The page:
Lynda Vaughan’s crafts fill her workroom and overflow into the garage just steps away. While she makes crafts year-round, this year her efforts have accelerated.
“I use my crafts and workroom to get my mind off the pandemic,” says Vaughan, who lives in Henrico.
The pandemic has affected the work she’s doing in various ways. “I usually go to yard sales to get furniture to paint, but the pandemic hurt that part because I’m not going to yard sales now,” she says. “There isn’t anything more fun than taking something that’s old and repainting it to make something new out of it.”
Vaughan doesn’t limit her creative talents. She does everything from painting and repurposing furniture to making decorative items for the home; from making dresses for her two daughters and granddaughters to painting wall murals.
Growing up in Lakeside
Vaughan’s passion for making anything and everything started with Mickey Mouse when she was four years old. “In kindergarten I started drawing Mickey Mouse’s head everywhere I could find a surface. I drew it from memory,” she says.
One day she discovered her father, Bobby Vaughan, had taken one of her drawings and traced it onto plywood. He cut it out and used her crayons to color it. He then cut a hole in Mickey Mouse’s nose to make a light switch.
“My daddy could do anything,” she says. “He started at a young age, too.”
Vaughan picked up her decorating abilities from her mother, Agnes, who had a flair for interior design. “I was lucky enough to get skills from both of my parents,” she says.
After she married and had her son, Kenny, Vaughan ordered a sewing machine out of a magazine and taught herself to sew so she could make clothes for her son.
She continued sewing and made both of her daughters’ — Jenny and Rachel — prom dresses. She’s also made seven wedding gowns and clothing for her grandchildren. She also painted murals on her kids’ and grandkids’ walls.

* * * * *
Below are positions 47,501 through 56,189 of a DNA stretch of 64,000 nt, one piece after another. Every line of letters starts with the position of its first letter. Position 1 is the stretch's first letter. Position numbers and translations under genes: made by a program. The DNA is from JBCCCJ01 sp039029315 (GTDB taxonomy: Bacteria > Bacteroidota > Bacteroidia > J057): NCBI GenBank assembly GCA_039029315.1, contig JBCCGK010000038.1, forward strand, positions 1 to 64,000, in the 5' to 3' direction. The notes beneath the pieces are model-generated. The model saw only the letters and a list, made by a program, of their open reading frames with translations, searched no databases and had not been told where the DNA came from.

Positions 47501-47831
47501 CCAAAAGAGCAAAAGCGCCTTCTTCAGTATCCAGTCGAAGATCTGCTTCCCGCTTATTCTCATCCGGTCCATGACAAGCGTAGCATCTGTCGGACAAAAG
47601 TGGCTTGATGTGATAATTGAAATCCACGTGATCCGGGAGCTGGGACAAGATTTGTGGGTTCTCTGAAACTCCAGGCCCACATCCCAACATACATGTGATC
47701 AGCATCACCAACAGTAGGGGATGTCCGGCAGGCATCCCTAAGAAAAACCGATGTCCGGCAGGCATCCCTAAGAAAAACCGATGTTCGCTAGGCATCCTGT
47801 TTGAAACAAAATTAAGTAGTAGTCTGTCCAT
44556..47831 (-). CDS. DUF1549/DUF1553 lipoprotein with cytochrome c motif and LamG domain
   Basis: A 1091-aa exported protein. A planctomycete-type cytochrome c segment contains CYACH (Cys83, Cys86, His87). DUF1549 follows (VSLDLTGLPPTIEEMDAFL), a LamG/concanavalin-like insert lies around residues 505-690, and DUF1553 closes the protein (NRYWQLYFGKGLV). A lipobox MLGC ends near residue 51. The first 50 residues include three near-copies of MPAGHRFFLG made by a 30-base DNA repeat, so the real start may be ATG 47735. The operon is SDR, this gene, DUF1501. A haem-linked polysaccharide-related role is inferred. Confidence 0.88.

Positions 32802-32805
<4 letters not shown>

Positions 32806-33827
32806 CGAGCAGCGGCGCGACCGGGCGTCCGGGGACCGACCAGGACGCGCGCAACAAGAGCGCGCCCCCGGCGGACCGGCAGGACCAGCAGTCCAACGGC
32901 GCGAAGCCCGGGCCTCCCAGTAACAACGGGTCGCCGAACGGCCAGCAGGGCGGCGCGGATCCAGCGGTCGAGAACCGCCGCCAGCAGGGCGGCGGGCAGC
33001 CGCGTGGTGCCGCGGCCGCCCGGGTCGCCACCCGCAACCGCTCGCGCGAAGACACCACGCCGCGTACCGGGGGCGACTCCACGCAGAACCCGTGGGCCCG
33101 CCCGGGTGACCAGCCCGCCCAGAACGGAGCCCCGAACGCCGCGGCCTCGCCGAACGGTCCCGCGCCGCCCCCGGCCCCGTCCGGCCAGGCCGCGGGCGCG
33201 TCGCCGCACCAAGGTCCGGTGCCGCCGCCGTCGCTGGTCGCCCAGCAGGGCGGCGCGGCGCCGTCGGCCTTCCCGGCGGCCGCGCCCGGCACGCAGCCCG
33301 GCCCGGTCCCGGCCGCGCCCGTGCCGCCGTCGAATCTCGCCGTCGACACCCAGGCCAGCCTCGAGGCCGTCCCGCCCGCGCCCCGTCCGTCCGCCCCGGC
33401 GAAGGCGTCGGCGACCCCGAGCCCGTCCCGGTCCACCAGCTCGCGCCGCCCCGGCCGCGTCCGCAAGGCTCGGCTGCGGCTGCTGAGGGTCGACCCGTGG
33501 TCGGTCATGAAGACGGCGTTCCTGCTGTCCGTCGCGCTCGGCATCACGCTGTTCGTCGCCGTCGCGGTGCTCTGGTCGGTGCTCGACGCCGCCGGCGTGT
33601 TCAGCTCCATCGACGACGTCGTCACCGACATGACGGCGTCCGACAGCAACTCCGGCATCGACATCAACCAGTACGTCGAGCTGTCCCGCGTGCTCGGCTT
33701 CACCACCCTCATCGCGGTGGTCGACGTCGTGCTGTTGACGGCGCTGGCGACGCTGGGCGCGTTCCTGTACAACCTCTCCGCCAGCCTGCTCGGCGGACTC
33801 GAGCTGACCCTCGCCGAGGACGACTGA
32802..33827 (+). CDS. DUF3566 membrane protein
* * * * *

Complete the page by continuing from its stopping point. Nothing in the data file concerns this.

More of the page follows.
“I’ve also painted murals in classrooms. I’ve painted everything from KISS to Star Wars,” she says.
Wood-crafting was the next skill she added to her toolbox. “I would make my own patterns after seeing pictures in magazines,” she says. “I went out and bought myself some power tools.”
It didn’t matter whether it was her birthday or Christmas, Vaughan would always ask for power tools so she could continue her woodwork. “Kenny would always say that everyone else could go to a store like Dillards for gifts [for mom], but for you I have to go to Lowes,” Vaughan jokes.
When she was working full-time in health services, friends and colleagues would ask her to make everything from slipcovers to centerpieces for them and she would comply.
Her own home reflects her talents as well. She used the table of a repurposed sewing machine she bought at an estate sale and made it into a vanity for her bathroom. The sewing machine became a lamp. “I took the drawer from my dad’s old toolbox and made it into a curio shelf for my wall,” she says. “I got the knack for salvaging from my daddy because he never threw anything away.”
Ribbons of All Colors
When she finally retired in 2015, she knew she couldn’t just sit around and binge watch television. Her mother urged her to enter some of her crafts in the State Fair of Virginia. Over the years, she has won more than one hundred ribbons.
“It was fun doing all those different things,” she says. “I love the challenge.”
She started painting furniture while she was competing in the fair. One of the items she entered was a table she painted for her mother. She drew a picture of her mother at the age of two in the drawer along with a picture of an envelope that held a love letter her father sent her mother when he was in the Navy.
“That won an award at the fair. Mama was so proud of it. That meant a lot to her,” Vaughan says.
The first big showing of her work was last November at Christmas at Granny’s Craft Show at The Virginia Cliffe Inn. “I had so much fun, and I met so many nice people. It was a homey kind of feeling,” she says.
She took 120 craft items to the event and sold ninety. Based on her success, she immediately started making crafts for this year’s show (see details below).
Making crafts brings Vaughan much joy, something everyone could use use right now. “If I didn’t have a creative outlet, I don’t know how I would survive the pandemic and being quarantined,” she says. “I thank God for blessing me with these gifts.”
To contact Lynda Vaughan about purchasing crafts, email email@example.com
Christmas at Granny’s
For more information on the Christmas at Granny’s Craft Show, Wednesday, Nov. 18 through Sunday, Nov. 22 at Virginia Cliffe Inn, visit christmasatgrannys.com. Tickets are required to attend the event to allow for social distancing. Masks are also required indoors.
Christmas at Granny’s is located at The Virginia Cliffe Inn, 2900 Mountain Rd, Glen Allen, VA, 23060 in Historic Glen Allen.